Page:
Although the cover clearly says that this is a 'Maxi-Single', I'm going to include Eazy E's 1992 '5150: Home 4 Tha Sick' into this post any way because it has 4 full length tracks that don't feature on any of his other original releases. Obviously Eazy is far from at his best on the repetitive Naughty By Nature produced 'Only If You Want It', but I've got to admit I still enjoy the track a fair bit, although the following 3 tracks are what make this a must have. 'Neighborhood Sniper' featuring Cold 187um is the jewell of this release, when you combine Eazy's ruthless gangsta lyrics with a hook that is as dope and original as the one on this track, you can't lose, the video for this track is also top notch as well. 'Niggaz My Height Don't Fight' allows Eazy to do what he did best, drop straight gangsta rhymes without playing around. To close out this short release, Eazy wishes the listeners a 'Merry Muthafuckin Xmas' with the help of a range of guests, including Will 1X (now Will.I.Am), who actually sounded pretty sick back then...damn, things have changed! R.I.P. Eazy E.

Rasheed - Livin' In D Ghetto
Philadelphia native Rasheed was an already accomplished battle rapper before he moved to Houston, Texas and dropped the 'Livin' In D Ghetto' EP on Lil Troy's Short Stop Records in 1994. For me, the stand out tracks on this grimey 33 minute release are: 'Skinny Nappy Nigga', 'Mr Fingers' and 'Boom Boom Bye'. After his stint at Short Stop, Rasheed later went on to sign with South Park Mexican's Dope House Records and established himself as an integral member of the Dope House family, as well as releasing the 'WetBlack' album alongside Low G. In comparison to his latest efforts, Rasheed's 1994 EP has a more rough, rugged and raw vibe to it, and although I prefer his newer stuff, the old Rasheed sound was still pretty sick. In the last couple of years Rasheed has released an array of different mixtapes etc that I'm still trying to catch up with, he's also got another album titled 'Street Corner Hustler' that he's ready to unleash, so it's safe to say he's been prolific in recent times.

3X Krazy - Sick-O
In 1995 the Oakland trio 3X Krazy (consisting of B.A, Agerman and Keak Da Sneak) dropped their debut EP, 'Sick-O' on Str8 Game Records. The EP, which runs for over 36 minutes, doesn't showcase the best of what the group had to offer, but it still proved as an effective introduction into the game, with the group since going from strength to strength both as a trio and in terms of forging solo careers. The stand out track on this EP is the title track, 'Sick-O', which features Gangsta P and Rap-A-Lot Records artisit Seagram (R.I.P.) from the 69Ville. For me, Seag grabs all the attention on this release with his solitary verse, and although 3X Krazy themselves hold their own, there is something about them that fails to grab me. The Bay Are trio followed up this EP in 1997 with their much requested 'Stackin Chips' album, which I think does the group alot more justice and is well worth listening to if you're into Bay Area hip hop.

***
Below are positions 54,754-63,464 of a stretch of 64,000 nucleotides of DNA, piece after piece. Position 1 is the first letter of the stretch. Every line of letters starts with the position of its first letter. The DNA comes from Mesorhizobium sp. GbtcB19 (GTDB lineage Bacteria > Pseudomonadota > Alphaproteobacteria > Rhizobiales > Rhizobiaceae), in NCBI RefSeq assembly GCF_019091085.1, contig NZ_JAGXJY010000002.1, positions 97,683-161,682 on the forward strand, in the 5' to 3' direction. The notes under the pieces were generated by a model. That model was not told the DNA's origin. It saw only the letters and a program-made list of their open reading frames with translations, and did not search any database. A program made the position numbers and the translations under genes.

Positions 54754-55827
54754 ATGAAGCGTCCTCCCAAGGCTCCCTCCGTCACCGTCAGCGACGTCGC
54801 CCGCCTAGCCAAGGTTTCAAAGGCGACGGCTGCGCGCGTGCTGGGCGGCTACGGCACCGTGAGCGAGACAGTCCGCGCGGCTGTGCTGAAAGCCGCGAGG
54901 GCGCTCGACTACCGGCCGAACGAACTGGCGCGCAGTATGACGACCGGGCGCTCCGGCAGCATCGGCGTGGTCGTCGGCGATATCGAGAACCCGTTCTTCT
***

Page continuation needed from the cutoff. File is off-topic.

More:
Ray Luv - 1 Fo Ya Ass (Raymond's Dead)
Al-D ft Act, Shorty Mac & Lil Keke - Mind At Ease
Eazy E - Neighborhood Sniper
Rasheed - Boom Boom Bye
3X Krazy ft Seagram, Gangsta P - Sick-O


pimp said...

Great post!

Man Seagram and Lil Gangsta P took that track to another level. That Rasheed track is dope too; I got to find that EP.

SKITZO said...

Listenin to MAC MALL's early shit like 'ILLEGAL BUSINESS' or YOUNG LAYS 'Black N Dangerous' got me into RAY LUV...he's gotta real blunt voice...FOREVER HUSTLIN was a pretty decent full release...I'll have to sus out his first E.P

EAZY-E's E.P wasn't what I was expectin...wasn't polished enough for me...after all the work that went into the quality of M.C REN's 'KIZZ MY AZZ' E.P...RUTHLESS could have done a bit ya pointed out...NEIGHBORHOOD SNIPER was the stand out track on it...

BULLANT said...

I think Eazy just wanted to rush out a release to show Dre he didn't need him????